3 Ways The Dutch State Is Becoming More Inclusive Posted by Sten on Feb 25, 2021 in Culture, Dutch Vocabulary
Let’s talk about inclusivity. Not only regarding genders, and I don’t mean the discussion on what’s de and what’s het, we’ve done that before. No, today I want to talk about how the 2017 regeerakkoord (coalition agreement) noted the intention of the Dutch government to reduce the identification of gender where possible and making the state more inclusive, by removing onnodige geslachtsregistratie (unnecessary gender registration), among other maatregelen (measures). What has this looked like so far?
1. More inclusive, genderneutraal paspoort and ID
One of the areas where the government intends to be genderneutraal (gender neutral) is with paspoorten (passports) and identiteitskaarten (ID cards). In a few years, likely in 2025, the Netherlands will no longer require a geslacht (sex) indication on these documents. Other European countries, such as Germany, already don’t require that information anymore.
Currently, it is possible for those that do not want to identify as either mannelijk (male) or vrouwelijk (female) to get an X in their identification documents, instead of the M or V. This happened for the first time in October 2018, when Leonne Zeegers became the first person to get an X in her passport. However, she had to fight for it in court. This is still the case, but it should change in a few years.
2. A more inclusive article 1 of the Grondwet
Allen die zich in Nederland bevinden, worden in gelijke gevallen gelijk behandeld. Discriminatie wegens godsdienst, levensovertuiging, politieke gezindheid, ras, geslacht of op welke grond dan ook, is niet toegestaan.
(All who are in the Netherlands are treated equally in equal cases. Discrimination on the grounds of religion, belief, political opinion, race, gender or on any other ground is not allowed.)
A wetsvoorstel (bill) was presented last year to change this into:
Allen die zich in Nederland bevinden, worden in gelijke gevallen gelijk behandeld. Discriminatie wegens godsdienst, levensovertuiging, politieke gezindheid, ras, geslacht, handicap, seksuele gerichtheid of op welke grond dan ook, is niet toegestaan.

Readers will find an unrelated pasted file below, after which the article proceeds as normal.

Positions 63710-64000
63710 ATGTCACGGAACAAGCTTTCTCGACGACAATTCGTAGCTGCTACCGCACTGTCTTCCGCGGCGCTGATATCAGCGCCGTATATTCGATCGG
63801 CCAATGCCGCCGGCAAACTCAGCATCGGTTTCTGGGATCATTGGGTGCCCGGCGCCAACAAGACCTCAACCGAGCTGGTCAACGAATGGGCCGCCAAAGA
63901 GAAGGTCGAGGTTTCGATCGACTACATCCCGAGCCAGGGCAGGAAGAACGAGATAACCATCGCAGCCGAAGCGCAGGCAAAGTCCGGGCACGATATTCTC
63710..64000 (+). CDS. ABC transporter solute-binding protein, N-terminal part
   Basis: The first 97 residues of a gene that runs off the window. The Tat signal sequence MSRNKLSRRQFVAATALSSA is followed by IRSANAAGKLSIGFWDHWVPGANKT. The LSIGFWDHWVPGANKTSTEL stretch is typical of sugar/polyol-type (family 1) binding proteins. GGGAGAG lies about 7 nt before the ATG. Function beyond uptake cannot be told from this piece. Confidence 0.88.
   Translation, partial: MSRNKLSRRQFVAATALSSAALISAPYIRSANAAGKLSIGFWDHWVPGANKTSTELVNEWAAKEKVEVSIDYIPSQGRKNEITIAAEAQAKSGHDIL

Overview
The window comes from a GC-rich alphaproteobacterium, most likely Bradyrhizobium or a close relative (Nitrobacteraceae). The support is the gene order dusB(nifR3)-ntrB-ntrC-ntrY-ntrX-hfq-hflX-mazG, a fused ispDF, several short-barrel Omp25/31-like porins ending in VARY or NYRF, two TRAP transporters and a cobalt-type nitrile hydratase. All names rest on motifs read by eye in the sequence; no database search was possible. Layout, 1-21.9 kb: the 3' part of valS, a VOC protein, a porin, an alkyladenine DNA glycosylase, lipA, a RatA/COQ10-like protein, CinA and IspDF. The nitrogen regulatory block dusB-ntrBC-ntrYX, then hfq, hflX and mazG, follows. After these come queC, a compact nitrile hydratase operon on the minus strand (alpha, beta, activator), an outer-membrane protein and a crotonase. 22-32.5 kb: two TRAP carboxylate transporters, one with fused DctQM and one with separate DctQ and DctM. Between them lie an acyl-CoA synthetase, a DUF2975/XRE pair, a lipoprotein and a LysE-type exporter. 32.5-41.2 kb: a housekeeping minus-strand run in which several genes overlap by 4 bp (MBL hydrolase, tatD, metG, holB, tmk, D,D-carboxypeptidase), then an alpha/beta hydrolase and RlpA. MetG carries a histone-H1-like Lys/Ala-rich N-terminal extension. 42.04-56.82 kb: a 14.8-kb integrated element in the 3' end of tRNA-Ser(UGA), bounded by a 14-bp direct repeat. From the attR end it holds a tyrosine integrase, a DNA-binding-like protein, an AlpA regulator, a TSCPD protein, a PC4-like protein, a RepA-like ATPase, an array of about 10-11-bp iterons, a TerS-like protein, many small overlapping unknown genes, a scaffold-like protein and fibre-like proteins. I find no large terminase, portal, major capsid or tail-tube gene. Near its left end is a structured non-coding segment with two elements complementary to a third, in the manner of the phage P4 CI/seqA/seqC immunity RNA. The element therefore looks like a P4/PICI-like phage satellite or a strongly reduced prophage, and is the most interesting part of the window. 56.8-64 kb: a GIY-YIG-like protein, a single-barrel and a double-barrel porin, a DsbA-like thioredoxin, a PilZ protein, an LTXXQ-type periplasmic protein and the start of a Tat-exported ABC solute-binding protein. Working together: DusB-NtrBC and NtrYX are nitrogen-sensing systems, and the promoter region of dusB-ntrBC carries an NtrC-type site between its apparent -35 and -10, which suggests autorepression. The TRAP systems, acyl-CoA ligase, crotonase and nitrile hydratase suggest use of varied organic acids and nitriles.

(All who are in the Netherlands are treated equally in equal cases. Discrimination on the grounds of religion, belief, political opinion, race, gender, disability, sexual orientation or on any grounds whatsoever is not allowed.)
Including both handicap (disability) and seksuele gerichtheid (sexual orientation) makes the grondwet more inclusive, as no other law can be in conflict with it. This would ensure that those with a different seksuele gerichtheid or handicap are not discriminated. The first reading passed through both the congressional chambers (the Eerste Kamer and Tweede Kamer), and was submitted to the Tweede Kamer just this week for the second reading. If this passes again in both chambers, now requiring a two-thirds majority, the grondwet will be changed. A good majority is in favor of this change, so there’s a good chance that it will pass!
3. Allowing Meerouderschap
Right now, it is currently allowed for a child to have two ouders (parents). In practice, this usually is a vader (father) and a moeder (mother). But when a lesbian couple have a child with a gay couple, for example, they are all four parents, in practice. Currently, this does not work juridically. Such meerouderschap (multiple parenting) is on the table and may be allowed in the future.
Even though a regeling (regulation) for meerouderschap was discussed, it was not feasible in the past three years. A regeling on deelgezag (partial parental authority) might happen, but for now none of it has materialized. Perhaps this is something that influences the verkiezingen (elections) in March?
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